IEEE Power & Energy Society
IEEE

Leader’s Corner

Every so often, people, families, and companies look to evaluate their accomplishments, where they stand, and where they are going. The last part is strategic thinking, which I wrote about in an earlier column.
That was at the time when we started the process in the IEEE Power & Energy Society (PES) and endeavored to develop a vision and strategy, as well as an implementation plan, for the Society in the coming years. The new plan, which addresses many aspects of PES activities, was approved at the PES Governing Board’s January Meeting, and it will represent the core resource in formulating the new activities and shaping our future directions. Part of the document provides a wide-sweeping overview of PES membership, Chapters, and related activities from the past five years, and I will liberally borrow from that text to provide information to you about our members while the strategic plan is on its path to becoming a public document.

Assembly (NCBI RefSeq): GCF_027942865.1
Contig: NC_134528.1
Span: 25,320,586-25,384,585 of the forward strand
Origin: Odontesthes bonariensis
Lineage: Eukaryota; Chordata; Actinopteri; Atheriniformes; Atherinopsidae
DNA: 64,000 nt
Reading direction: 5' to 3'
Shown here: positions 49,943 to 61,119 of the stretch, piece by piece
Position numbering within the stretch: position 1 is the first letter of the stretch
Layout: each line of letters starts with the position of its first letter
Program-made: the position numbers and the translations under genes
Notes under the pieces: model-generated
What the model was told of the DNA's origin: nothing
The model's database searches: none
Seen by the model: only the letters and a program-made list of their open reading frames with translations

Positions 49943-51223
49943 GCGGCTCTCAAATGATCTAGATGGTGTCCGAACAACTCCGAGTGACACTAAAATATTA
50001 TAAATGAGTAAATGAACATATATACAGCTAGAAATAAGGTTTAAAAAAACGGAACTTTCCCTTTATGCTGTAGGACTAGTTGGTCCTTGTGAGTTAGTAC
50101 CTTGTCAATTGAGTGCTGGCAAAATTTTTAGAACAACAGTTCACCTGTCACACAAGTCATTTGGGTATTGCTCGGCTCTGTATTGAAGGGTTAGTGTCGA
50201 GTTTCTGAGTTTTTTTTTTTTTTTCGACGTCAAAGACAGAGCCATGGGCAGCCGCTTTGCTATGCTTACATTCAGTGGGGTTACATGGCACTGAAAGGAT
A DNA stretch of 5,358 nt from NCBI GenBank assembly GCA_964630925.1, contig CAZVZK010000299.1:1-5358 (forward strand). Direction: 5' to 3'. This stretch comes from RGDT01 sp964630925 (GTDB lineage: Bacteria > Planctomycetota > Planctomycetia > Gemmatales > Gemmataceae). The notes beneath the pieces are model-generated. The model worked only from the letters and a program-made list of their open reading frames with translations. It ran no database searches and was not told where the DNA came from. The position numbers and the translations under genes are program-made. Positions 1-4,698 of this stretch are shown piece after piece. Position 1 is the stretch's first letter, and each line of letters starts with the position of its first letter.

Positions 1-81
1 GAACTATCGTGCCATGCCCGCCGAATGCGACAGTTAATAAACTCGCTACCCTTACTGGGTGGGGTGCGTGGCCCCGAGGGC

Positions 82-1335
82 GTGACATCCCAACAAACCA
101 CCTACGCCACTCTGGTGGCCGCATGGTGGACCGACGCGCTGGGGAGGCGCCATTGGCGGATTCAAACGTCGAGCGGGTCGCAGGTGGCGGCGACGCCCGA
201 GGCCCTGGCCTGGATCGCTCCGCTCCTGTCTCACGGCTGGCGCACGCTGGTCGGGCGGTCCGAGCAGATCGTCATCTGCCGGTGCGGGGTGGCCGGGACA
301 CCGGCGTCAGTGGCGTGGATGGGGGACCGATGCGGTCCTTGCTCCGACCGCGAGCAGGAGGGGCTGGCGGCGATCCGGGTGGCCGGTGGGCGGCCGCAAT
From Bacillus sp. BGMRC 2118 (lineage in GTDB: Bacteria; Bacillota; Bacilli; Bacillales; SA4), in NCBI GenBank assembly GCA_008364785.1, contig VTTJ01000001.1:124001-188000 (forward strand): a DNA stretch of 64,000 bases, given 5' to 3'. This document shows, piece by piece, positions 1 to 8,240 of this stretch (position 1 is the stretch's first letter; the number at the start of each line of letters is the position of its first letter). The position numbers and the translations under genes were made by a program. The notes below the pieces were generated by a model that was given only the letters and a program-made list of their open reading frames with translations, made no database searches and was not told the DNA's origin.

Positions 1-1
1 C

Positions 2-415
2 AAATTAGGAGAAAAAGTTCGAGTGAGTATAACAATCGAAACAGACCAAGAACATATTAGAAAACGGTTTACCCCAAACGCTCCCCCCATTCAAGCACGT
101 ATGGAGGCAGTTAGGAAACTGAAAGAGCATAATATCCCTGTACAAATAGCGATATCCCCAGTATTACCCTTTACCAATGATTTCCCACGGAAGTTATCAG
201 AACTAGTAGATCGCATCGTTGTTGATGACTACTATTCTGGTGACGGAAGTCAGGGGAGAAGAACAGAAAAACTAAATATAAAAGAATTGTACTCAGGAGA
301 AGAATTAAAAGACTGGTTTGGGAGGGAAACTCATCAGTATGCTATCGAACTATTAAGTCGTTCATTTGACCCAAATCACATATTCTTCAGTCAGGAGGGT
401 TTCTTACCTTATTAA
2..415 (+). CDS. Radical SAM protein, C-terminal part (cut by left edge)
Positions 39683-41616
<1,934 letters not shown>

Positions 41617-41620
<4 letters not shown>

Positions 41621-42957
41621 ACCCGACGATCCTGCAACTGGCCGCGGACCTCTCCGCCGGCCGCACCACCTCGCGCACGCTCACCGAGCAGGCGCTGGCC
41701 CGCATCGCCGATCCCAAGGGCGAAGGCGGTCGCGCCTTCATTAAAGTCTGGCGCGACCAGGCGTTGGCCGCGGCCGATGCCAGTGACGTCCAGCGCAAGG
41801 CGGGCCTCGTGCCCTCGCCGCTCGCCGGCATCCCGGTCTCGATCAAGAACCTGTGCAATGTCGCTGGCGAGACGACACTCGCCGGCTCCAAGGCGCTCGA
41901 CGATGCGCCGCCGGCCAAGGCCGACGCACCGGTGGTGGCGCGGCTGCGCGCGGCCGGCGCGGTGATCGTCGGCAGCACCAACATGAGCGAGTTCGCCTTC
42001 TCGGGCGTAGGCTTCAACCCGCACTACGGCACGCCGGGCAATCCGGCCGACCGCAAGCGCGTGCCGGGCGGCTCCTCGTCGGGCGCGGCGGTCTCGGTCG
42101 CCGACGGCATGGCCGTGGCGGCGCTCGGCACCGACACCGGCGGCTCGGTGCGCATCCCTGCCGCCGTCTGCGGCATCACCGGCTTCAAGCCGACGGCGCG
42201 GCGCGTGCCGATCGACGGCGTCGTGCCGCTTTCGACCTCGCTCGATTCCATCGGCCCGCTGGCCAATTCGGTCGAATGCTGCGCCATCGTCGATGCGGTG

PES membership reached an all-time record of 31,400 members at the end of 2013. There were about 190 Chapters in 2007, and we are now approaching 230. There is a growing trend in creating Student Branch Chapters, and the interest of student members in PES (with the likelihood of joining the Society upon graduation) has greatly increased. PES has always maintained strong support for student participation in its various conferences (many enjoy sponsored student participation, which is facilitated by the Power Engineering Education Committee). The growth and value of membership and support for Chapter activities continues to be one of the dominant concerns of PES leadership. Also, 39 new Chapters have been created since 2007, many in Region 8. The growth is attributed to rebranding of the Society to be more inclusive of professionals involved in the area of focus—increased worldwide interest in energy and new energy technologies such as renewable energy, smart grid, and electric vehicles—as well as changing workforce demographics.